Poor Friend A - going waaaay above and beyond trying to keep the parents on her wedding guest list happy and having to field it not only from Friend B but from all Friend B's mutual friends being asked to needle at Friend A as well. It's the sort of behaviour that makes people turn around and say "Fuck it, no kids at all then" or "Sod off and don't come" and then we have yet another childfree wedding invite thread.

zzzzz Tue 14-May-13 13:26:30

I'm guessing her child has an issue she doesn't want to share with A, but WHAT a rude way to go about things! Poor A must have thought she'd come up with come up with a fabulous plan for all concerned. sad

A must suck it up I'm afraid as she is hosting, and try to make B happy with things, but poor poor bride. Guests can be very vexing.

ryanboy Tue 14-May-13 13:34:42

PFB but I can understand.I went to a wedding (in spain) with a similar arrangement and I was quite anzious about it beforehand especially as the 'nannies' were Spanish.But on the day it was fine, better than fine there were about 15 children between 2 months and 12 years and the function room was just across the hallway and they all had a ball! especially the 8 week old baby who even at that age was fascinated and excited by all the older children!.

BeanoNoir Tue 14-May-13 13:37:03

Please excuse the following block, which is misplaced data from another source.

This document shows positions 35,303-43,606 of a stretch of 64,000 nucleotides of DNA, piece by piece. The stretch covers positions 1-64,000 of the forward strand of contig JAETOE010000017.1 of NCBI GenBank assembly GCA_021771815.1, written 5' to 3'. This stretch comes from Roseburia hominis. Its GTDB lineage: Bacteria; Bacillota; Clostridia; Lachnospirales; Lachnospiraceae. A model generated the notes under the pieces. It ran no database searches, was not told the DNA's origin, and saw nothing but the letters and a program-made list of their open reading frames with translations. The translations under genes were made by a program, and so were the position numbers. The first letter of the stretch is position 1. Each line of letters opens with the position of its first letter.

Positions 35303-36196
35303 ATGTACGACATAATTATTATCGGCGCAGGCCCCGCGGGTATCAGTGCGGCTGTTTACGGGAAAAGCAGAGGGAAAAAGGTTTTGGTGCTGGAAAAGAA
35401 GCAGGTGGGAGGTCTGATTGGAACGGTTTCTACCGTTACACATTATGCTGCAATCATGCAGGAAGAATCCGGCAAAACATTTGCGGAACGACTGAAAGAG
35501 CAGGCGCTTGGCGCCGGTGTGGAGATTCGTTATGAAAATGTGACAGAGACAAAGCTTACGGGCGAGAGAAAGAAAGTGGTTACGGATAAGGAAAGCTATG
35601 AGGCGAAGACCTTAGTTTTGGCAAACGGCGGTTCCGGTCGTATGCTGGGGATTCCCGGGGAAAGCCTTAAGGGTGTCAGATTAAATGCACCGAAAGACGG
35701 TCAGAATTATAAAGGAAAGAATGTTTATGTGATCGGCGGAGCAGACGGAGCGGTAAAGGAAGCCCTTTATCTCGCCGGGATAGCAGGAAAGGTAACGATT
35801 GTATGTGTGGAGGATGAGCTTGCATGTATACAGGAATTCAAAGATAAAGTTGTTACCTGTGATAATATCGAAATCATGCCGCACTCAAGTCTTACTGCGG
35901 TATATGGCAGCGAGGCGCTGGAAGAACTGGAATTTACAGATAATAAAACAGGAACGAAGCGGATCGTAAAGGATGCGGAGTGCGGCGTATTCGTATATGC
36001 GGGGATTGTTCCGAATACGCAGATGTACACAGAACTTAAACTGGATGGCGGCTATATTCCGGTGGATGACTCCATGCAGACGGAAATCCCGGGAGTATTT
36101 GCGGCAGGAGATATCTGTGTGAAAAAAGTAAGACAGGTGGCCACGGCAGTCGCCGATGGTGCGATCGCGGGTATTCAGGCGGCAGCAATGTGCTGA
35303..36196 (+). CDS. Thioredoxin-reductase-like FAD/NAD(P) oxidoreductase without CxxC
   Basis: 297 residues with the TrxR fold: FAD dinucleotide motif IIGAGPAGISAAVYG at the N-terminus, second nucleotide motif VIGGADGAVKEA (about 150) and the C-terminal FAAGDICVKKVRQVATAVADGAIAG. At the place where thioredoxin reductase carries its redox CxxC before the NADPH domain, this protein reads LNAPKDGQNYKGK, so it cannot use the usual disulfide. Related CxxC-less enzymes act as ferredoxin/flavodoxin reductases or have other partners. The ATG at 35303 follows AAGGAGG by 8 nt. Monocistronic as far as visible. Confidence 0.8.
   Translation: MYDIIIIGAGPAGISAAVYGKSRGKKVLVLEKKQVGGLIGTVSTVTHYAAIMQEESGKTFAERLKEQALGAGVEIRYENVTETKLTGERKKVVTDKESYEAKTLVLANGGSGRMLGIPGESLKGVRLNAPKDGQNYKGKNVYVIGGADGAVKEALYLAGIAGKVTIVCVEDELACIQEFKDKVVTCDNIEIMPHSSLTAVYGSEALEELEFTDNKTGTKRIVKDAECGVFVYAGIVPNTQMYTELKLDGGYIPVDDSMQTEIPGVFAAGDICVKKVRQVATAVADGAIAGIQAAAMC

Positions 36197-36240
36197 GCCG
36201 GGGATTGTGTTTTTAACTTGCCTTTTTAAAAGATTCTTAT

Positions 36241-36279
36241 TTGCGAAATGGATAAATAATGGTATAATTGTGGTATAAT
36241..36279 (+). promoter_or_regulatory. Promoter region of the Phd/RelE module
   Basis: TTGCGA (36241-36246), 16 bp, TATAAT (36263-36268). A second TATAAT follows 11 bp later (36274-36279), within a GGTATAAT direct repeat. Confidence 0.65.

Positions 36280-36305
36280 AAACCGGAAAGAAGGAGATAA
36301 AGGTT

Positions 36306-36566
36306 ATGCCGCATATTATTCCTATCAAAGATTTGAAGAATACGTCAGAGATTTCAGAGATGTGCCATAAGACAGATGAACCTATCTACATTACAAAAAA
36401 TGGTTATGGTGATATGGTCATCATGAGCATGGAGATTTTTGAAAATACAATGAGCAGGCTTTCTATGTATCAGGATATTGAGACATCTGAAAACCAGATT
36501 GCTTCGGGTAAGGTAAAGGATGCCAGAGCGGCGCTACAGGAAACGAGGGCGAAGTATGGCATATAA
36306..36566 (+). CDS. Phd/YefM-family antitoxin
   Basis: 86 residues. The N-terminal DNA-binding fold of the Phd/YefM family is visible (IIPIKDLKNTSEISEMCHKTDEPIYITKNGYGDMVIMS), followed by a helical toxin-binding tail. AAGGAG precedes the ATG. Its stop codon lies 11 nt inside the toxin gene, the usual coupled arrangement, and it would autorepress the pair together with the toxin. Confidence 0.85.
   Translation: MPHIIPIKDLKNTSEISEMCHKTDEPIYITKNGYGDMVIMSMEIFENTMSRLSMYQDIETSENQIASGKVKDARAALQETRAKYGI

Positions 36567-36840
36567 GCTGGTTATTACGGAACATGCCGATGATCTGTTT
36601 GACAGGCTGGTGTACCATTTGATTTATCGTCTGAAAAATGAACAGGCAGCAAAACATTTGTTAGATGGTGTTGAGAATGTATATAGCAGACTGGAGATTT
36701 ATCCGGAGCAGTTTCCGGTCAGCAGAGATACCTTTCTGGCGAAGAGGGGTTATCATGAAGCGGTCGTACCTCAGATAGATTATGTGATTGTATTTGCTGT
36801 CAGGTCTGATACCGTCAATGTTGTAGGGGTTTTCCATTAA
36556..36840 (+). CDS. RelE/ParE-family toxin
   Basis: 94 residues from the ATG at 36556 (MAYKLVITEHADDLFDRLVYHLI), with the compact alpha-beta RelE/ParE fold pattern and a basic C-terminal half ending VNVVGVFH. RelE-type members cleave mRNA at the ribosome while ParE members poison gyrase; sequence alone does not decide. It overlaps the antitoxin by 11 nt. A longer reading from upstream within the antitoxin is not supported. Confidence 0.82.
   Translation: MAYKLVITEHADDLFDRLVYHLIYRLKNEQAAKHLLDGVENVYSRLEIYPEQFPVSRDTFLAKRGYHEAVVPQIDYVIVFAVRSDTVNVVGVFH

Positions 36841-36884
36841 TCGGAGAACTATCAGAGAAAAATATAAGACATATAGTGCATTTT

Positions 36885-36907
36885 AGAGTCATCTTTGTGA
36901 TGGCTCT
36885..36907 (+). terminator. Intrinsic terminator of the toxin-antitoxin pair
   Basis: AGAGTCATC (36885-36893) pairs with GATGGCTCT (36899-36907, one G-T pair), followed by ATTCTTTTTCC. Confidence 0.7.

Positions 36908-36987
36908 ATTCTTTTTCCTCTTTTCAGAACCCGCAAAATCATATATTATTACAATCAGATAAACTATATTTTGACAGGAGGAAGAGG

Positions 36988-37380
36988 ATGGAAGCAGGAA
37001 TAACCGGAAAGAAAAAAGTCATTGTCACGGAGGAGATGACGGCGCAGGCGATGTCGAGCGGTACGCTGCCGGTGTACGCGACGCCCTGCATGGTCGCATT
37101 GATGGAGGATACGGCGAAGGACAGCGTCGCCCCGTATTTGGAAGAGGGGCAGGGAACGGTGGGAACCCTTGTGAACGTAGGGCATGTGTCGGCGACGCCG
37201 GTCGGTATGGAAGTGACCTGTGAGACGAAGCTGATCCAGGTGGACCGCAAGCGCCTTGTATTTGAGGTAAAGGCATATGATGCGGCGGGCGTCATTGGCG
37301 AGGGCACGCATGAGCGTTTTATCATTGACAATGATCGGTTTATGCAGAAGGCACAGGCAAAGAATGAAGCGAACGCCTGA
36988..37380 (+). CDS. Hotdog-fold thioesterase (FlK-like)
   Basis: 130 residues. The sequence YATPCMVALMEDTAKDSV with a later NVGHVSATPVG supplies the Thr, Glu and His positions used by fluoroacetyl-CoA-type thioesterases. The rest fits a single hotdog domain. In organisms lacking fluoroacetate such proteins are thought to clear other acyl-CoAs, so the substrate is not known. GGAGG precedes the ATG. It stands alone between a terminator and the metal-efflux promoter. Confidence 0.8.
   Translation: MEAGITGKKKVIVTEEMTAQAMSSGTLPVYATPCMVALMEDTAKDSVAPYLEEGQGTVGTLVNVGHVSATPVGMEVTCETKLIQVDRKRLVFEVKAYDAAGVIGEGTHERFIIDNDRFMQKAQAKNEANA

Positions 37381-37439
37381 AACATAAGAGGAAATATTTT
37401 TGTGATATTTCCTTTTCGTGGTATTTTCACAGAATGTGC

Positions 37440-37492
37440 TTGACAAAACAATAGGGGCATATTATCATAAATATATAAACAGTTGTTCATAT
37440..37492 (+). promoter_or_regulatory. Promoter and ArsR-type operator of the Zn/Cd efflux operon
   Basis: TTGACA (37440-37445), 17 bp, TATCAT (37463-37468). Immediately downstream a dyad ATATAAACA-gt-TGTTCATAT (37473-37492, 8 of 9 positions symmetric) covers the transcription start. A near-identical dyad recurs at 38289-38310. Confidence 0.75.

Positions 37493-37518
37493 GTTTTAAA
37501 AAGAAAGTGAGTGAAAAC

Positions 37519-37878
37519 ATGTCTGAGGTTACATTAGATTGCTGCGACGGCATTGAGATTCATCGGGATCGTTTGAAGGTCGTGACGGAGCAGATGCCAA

It says in the op that friend b directly emailed friend a, not that she's ringing round third parties. Op says it's friend a who has asked her to get involved, not friend b.

I agree it should be kept between the two friends, but from this op for various posters to label friend b's behaviour bitchy and that she's rallying round friends to get her point across just seems fantasy to me.

OutragedFromLeeds Tue 14-May-13 13:40:03

Friend B is being nuts PFB.

BeanoNoir Tue 14-May-13 13:40:17

Not really sure why I'm feeling the need to stick up for friend B grin but some comments seem a bit harsh on this person who I have never met and have no idea what they're really like.

FacebookWanker Tue 14-May-13 13:44:29

I would stay out of it.
When my friend did this at her wedding, she gave us lots of background info on the agency she was using. We also had the choice about whether or not we wanted our children to be in the other room.

I trusted her to find someone who she trusted since her little girl was going to be there too. We're all different though and if friend B doesn't feel happy about it, it's not someone else's place to tell her that she should be.

FacebookWanker Tue 14-May-13 13:44:44

I can understand friend A being annoyed though...

Kiriwawa Tue 14-May-13 13:50:49

It's absurdly PFB.

What on earth is going to happen during an hour or so when the parents are in the room next door?

NoWayPedro Tue 14-May-13 14:01:22

PFB

I've been to weddings where this has been organised well and I think it's a lovely gesture if parents want to take them up on the offer. Friend B is BU because: